New developments and approaches to the nuclear fuel cycle were presented at the Thirteenth International Conference on WWER Fuel Performance, Modelling and Experimental Support. The event, organized by the Institute for Nuclear Research and Nuclear Energy at the Bulgarian Academy of Sciences, in co-operation with the International Atomic Energy Agency, was held from September 15 to 21, 2019 in Nessebar, Bulgaria and was sponsored by the Russian company TVEL and Kozloduy NPP Plc.
Issues related to the evolution of producing different generations of nuclear fuel, increase in the efficiency and safety of its operation by refining and improving its characteristics were discussed. In addition to scientific research, nuclear fuel behavior results from operational experience in nuclear power plants were provided. Highlights of the Conference were the enhancement of the environmental friendliness and cost-effectiveness of nuclear energy while maintaining its safety level in accordance with international standards.
The introduction of new, sophisticated fuel assemblies allows for reactor power increase, extension of the fuel cycle, and has a positive effect on the energy systems of nuclear-powered countries. Examples of the successful transition from one nuclear fuel supplier to another were presented, which opens the door to real competition and development in the fuel market, and has a positive impact on its quality and price. Different directions for the future development of nuclear fuel were reported at the Conference. The Russian company TVEL presented accident tolerant nuclear fuel, which is in the process of testing.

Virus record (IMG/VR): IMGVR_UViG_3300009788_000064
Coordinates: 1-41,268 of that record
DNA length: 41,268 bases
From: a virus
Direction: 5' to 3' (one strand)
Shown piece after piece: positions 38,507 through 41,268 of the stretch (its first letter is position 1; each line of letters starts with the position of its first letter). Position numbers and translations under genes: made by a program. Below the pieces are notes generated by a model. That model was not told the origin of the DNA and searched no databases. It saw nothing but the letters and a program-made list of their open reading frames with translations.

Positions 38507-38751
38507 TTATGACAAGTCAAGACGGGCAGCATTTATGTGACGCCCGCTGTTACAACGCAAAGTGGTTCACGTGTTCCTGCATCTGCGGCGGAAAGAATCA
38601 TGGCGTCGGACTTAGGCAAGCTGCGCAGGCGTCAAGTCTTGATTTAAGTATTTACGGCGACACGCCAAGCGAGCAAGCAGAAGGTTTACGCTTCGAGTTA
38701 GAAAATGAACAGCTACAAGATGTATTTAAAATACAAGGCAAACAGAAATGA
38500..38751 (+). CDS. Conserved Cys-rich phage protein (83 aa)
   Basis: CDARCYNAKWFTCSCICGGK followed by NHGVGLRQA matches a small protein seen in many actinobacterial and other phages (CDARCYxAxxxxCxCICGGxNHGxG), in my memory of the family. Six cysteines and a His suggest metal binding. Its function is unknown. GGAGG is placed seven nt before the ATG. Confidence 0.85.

Topics related to modeling and experimental support, safety and quality management, WWER fuel reliability and spent nuclear fuel management were also discussed.
More than 120 scientists and experts from Bulgaria, Russia, Armenia, Argentina, Ukraine, Taiwan, Germany, USA, Hungary, Sweden, Finland, Czech Republic, India, South Korea and others participated in the Conference. These included representatives of scientific institutes, nuclear power operators, nuclear companies, including nuclear fuel manufacturers, regulators and international organizations responsible for the development and safety of nuclear technologies and facilities. Their main message was that, although WWER is a technology of the 20th century, nuclear fuel experts will also be needed in the 21st century, as the life span of modern rectors reaches 100 years.